When Mascots Go Mad, and Other News


On the Shelf

Sebastian the Ibis in a fit of pique.


  • Listen well: to be a sports mascot is to wear a hair shirt. These people are flagellating themselves. After a while, donning the costume comes with mental consequences. Trapped within the padded, poorly ventilated headpiece of every mascot is a madman waiting to come alive. The mascot’s dream is to shed his sweaty cocoon and “be himself,” as a caterpillar becomes a butterfly. We saw this most recently in the case of Mr. Met, who this week offered a lewd gesture to a fan. (It wasn’t the “middle finger,” apparently; Mr. Met, having an even number of digits, is anatomically incapable of that motion.) But this was hardly the first time a mascot has gone rogue. Victor Mather has assembled a guide to “mascots behaving badly.” My favorite entry belongs to Sebastian the Ibis, who reps the Miami Hurricanes. In attempting a good-natured prank, Sebastian ran afoul of the police, themselves mascots of the state: “The Miami mascot thought it would be funny to wear a firefighter’s outfit and carry a fire extinguisher to a Florida State game in 1989. The plan was to make it look as if he was going to put out the flaming spear carried by the Seminoles’ Chief Osceola, though he never planned to actually do it. The Tallahassee police found it less funny and grabbed him on his way in. Less funny still, the extinguisher went off and hit an officer. ‘At that moment, I realized, uh oh, something is wrong here,’ Sebastian told USA Today years later. ‘Within two seconds, there were five of them slamming me up against the fence. One wing was out to one side, the other wing held behind my back. Another guy is pulling my beak and trying to yank my head off, and I had a chin strap underneath so it felt like he was trying to choke me to death.’ ”
  • Jill Lepore reminds us that dystopia, a very popular word at present, doesn’t just refer to some terrible future civilization—it must be an inversion of utopia: “The word dystopia, meaning ‘an unhappy country,’ was coined in the seventeen-forties, as the historian Gregory Claeys points out in a shrewd new study, Dystopia: A Natural History. In its modern definition, a dystopia can be apocalyptic, or post-apocalyptic, or neither, but it has to be anti-utopian, a utopia turned upside down, a world in which people tried to build a republic of perfection only to find that they had created a republic of misery … The dystopian novel emerged in response to the first utopian novels, like Edward Bellamy’s best-selling 1888 fantasy, Looking Backward, about a socialist utopia in the year 2000. Looking Backward was so successful that it produced a dozen anti-socialist, anti-utopian replies, including Looking Further Backward (in which China invades the United States, which has been weakened by its embrace of socialism) and Looking Further Forward (in which socialism is so unquestionable that a history professor who refutes it is demoted to the rank of janitor).”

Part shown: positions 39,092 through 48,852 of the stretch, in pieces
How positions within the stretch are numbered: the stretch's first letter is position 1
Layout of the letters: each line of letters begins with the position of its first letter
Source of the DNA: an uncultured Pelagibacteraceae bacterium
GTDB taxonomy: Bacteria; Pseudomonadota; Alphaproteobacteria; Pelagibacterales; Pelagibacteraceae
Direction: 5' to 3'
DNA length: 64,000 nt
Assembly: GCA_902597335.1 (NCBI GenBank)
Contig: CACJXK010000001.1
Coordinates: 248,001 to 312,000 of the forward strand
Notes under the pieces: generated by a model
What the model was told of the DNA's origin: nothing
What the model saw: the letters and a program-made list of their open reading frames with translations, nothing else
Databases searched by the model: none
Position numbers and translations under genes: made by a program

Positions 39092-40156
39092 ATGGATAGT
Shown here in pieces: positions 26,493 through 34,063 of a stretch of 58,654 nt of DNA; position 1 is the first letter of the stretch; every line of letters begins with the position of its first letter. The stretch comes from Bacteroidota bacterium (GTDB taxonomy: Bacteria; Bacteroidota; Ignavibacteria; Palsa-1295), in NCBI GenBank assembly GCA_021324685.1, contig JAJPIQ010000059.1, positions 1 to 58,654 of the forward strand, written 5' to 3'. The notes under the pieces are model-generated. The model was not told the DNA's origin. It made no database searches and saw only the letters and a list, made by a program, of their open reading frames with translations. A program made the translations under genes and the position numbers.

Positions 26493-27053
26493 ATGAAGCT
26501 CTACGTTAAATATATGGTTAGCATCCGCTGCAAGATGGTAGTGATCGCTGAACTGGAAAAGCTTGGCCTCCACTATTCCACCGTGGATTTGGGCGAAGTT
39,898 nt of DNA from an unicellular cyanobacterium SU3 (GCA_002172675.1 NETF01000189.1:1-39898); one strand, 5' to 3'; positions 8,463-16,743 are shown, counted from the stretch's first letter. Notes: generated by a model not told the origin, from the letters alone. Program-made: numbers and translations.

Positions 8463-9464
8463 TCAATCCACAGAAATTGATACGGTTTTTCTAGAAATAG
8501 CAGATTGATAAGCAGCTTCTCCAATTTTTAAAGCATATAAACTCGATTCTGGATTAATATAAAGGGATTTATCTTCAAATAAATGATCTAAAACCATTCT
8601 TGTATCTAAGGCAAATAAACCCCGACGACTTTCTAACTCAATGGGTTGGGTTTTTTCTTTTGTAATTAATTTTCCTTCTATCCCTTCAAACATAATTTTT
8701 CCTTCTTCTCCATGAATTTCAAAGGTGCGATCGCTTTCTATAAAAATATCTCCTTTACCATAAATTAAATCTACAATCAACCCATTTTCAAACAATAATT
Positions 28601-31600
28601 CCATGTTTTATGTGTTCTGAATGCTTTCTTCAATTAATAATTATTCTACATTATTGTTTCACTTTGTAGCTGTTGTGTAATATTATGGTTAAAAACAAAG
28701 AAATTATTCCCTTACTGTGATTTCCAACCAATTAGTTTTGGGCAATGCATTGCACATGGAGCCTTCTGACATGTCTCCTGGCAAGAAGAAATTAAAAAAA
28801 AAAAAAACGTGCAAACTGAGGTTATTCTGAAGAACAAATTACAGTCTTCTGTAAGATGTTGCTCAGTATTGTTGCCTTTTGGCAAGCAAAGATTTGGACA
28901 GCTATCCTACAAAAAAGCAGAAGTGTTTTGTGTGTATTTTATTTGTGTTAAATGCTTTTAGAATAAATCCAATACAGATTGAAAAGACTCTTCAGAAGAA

• Nadia Khomami reports that a play by Edith Wharton has resurfaced in her archives after lying in wait for seventy years: “About eighty years after Wharton’s death, researchers have found a play titled The Shadow of a Doubt in the Harry Ransom Center at the University of Texas. Dr. Laura Rattray and Professor Mary Chinery, from Glasgow University and Georgian Court University respectively, found two typescript copies of the play and have also established that it was in production by early 1901 with theatre producer Charles Frohman and Elsie de Wolfe in the leading role … Set in England, The Shadow of a Doubt centres on the character Kate Derwent, a former nurse married to a gentleman. Opening on a scene of social privilege and affluence studded with sharp one-liners, the play takes a dark and controversial turn into a world of extortion, mistrust, deception and assisted dying.”
  • Jacob Mikanowski tells the story of a nineteenth-century French lawyer who said to himself, I should be a Patagonian king, and then made it happen: “The Kingdom of Araucania-Patagonia … [began] in the mind of a French lawyer named Orélie-Antoine de Tounens. Tounens was born in 1825. He was the eighth of nine children born to a prosperous farmer from Périgord. He believed his family was descended from Gallic nobility, and all his life, he wanted to better their station. From an early age he dreamed of restoring France’s fortunes in the New World. Napoleon and his nephew, Napoleon III, beckoned Tounens’s mind as examples of self-crowned kings. All he needed to do was to find a suitable kingdom. Reading Voltaire, he stumbled on the poems of a sixteenth-century conquistador named Alonso de Ercilla. This settled his choice: he would go to Chile and make himself king of Araucania … Dressed in a royal costume he had made for himself out of a finely woven black-and-white poncho, silver belt buckle and spurs and long sword in a sheath inlaid with gold, he met with the Araucanian chiefs during one of their assemblies. Through an interpreter, he promised them weapons and ships with which to fight the Chileans, though he had neither.”